Jenn Reads: Mr. Penumbra’s 24-Hour Bookstore

Our mystery book club recently read Mr. Penumbra’s 24-Hour Bookstore by Robin Sloan.

A recently unemployed millennial, Clay, wonders into a curious San Francisco bookstore and leaves finding himself employed. It’s a strange bookstore- long with shelves that seem to reach towards the sky and some odd books. His boss, Mr. Penumbra, has just three rules for Clay, the most important of which is to never look inside the books on what Clay calls the “wayback shelves.”

Mr. Penumbra’s 24-Hour Bookstore by Robin Sloan

Clay works the midnight shift and encounters a few characters, all of whom want books from the “wayback shelves.” It does not take Clay long to peek into those books and open the proverbial can of worms. Along with the help of friends, Clay seeks to solve the puzzle of eternal life.

This is a book for anyone who loves to read, loves bookstores or libraries, or ponders what the future will bring. Mr. Penumbra’s 24-Hour Bookstore is a book for today, with its clash of technology and traditional ways and methods. We get asked a lot here at the library what we believe the future of print books will be with the advent of e-books. It is difficult to say for sure (no one has a crystal ball), but I would personally like to hope that print books will always be around. After all, people still use brooms even though they have vacuum cleaners!

This book also raises the question: How do will we solve problems – by using computers or our own brains? How reliant will we become on computers? Clay finds throughout the book that technology can be useful, but it also cannot do the critical and complex thinking our minds can accomplish.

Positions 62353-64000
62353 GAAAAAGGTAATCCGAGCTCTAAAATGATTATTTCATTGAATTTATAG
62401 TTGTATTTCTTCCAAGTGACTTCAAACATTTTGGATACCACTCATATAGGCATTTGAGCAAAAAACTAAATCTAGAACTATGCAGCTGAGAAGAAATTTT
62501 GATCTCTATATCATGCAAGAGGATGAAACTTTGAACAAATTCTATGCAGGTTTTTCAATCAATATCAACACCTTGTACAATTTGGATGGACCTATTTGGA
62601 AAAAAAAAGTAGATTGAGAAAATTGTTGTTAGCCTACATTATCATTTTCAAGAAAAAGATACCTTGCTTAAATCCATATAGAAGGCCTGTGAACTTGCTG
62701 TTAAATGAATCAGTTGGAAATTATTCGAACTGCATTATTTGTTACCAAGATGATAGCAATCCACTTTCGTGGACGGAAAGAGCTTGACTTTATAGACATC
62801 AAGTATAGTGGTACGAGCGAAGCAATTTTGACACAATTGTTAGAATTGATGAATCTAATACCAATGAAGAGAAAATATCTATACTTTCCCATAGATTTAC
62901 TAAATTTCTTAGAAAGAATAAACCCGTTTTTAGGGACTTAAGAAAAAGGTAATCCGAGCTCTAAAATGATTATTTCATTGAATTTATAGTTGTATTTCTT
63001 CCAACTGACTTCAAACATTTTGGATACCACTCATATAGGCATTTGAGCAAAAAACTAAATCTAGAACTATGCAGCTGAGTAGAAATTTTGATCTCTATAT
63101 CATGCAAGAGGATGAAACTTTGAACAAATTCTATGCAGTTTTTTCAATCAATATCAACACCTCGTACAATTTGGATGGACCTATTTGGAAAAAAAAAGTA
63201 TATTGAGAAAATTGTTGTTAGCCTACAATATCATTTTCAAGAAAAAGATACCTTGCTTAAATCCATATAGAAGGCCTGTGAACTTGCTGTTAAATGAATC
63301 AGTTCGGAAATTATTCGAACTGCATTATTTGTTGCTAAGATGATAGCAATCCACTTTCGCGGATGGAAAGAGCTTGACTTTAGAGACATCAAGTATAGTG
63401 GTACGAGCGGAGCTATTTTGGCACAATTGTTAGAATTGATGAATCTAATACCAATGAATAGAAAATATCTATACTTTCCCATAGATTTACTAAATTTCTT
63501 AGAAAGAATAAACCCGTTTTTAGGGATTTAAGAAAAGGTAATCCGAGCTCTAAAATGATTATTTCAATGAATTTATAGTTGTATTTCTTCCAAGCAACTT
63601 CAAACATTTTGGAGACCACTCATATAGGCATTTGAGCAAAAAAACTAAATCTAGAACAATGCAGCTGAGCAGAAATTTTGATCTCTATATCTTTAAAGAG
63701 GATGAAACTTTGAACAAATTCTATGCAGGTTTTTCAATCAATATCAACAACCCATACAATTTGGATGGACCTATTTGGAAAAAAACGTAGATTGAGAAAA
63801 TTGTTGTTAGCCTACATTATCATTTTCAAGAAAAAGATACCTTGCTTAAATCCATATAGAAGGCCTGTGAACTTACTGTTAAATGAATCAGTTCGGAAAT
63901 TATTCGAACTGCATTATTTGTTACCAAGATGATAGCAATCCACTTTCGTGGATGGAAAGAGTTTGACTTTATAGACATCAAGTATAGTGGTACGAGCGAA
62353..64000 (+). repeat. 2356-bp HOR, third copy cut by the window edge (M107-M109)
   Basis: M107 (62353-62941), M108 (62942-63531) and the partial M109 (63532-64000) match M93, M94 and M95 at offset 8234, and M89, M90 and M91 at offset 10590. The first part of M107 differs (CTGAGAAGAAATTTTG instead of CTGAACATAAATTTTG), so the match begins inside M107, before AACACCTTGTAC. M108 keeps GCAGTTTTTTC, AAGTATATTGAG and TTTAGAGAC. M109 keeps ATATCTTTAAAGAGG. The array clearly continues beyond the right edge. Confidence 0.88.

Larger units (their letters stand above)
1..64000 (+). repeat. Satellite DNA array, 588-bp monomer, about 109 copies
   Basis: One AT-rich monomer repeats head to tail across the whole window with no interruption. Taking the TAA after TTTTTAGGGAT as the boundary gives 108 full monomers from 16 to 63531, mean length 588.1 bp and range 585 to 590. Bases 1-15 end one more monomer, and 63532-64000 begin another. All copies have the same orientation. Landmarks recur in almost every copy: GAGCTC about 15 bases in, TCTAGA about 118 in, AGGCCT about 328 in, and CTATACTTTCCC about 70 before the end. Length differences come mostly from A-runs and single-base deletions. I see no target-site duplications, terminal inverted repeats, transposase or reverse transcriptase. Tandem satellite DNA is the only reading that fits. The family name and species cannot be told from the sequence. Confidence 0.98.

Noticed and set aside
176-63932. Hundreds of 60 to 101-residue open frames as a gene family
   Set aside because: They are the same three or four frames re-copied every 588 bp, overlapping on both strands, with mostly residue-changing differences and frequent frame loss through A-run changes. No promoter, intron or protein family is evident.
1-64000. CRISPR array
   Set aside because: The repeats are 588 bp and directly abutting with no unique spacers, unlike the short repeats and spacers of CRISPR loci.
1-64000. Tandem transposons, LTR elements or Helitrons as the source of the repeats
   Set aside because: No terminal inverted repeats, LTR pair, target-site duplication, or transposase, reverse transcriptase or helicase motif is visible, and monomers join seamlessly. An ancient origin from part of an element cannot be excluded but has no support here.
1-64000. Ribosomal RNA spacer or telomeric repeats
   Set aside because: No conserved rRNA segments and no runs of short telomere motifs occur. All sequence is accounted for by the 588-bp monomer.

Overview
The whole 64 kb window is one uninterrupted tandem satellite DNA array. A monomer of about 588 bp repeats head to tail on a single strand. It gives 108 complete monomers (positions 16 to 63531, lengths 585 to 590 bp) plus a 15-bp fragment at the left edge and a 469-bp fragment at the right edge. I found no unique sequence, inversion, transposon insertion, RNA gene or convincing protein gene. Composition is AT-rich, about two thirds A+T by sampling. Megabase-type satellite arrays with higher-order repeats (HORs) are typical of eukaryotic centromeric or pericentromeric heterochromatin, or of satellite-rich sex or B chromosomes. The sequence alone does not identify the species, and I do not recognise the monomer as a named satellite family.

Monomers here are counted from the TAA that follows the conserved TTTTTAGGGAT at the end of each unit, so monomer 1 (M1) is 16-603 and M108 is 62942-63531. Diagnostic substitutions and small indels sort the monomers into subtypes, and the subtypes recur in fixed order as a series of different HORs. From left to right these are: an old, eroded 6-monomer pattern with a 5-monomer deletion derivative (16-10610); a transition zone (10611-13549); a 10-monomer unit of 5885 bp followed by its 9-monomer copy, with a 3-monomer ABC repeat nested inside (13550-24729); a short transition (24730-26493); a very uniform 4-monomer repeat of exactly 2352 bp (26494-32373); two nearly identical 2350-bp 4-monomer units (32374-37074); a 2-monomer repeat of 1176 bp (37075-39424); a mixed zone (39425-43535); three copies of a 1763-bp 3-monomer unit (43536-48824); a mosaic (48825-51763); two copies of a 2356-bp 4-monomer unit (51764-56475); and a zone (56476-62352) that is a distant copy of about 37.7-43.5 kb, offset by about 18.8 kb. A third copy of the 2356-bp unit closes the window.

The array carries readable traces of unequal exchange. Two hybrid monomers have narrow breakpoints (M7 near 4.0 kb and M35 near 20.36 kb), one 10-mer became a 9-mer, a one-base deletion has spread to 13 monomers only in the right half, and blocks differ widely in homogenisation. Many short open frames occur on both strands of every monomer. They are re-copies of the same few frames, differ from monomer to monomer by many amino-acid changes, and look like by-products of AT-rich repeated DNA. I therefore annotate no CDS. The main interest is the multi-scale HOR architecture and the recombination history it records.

Mr. Penumbra’s 24-Hour Bookstore is an easy to read, engaging, and quirky book. I enjoyed the adventure and the resolution of the puzzle (solved without the help of a computer!). There were times however, when problems were too easily solved with a ready answer or helping hand. So-and-so just happened to have that skill or know a person who could help them. It became a little too predictable. I would not recommend this book to anyone who is not at least familiar with some of the changes in technology – this book is full of 2012 popular jargon and pop culture references, which could be confusing for some.

Rating: 4 bookmarks out of 5

See you in the stacks,
Jenn

Jenn Reads: Shinju by Laura Joh Rowland

I’m a voracious reader, but my reading skills lately have been the pits. This cold winter weather getting anyone else down in the dumps?

I finally finished a book last night, from the stack of books that have yet to be finished. This particular one, Shinju, by Laura Joh Rowland, was supposed to be done for mystery book club two weeks ago. Ooops.

195979Shinju follows beginning investigating police office (of sorts, his official title is yoriki) Sano Ichiro in 17th century feudal Japan. Sano, a samurai/school teacher by trade, has been given this position by his supporter, a position he is initially unsuited for. He’s not bad at what he does- no, it’s that he’s a little too good at what he does, especially when things should be better left untouched, as his boss requests.

Sano is supposed to write a closing report on a shinju, or a double romantic suicide. Typically shinjus are when two people of different classes fall in love. Knowing their love will never survive and their families will not accept the relationship, the lovers commit suicide. This shinju looks like a suicide, but Sano is hesitant to close this case- and for good reason. Sano will risk everything: his job, his name, his parent’s reputation, and the lives of others, to solve this case.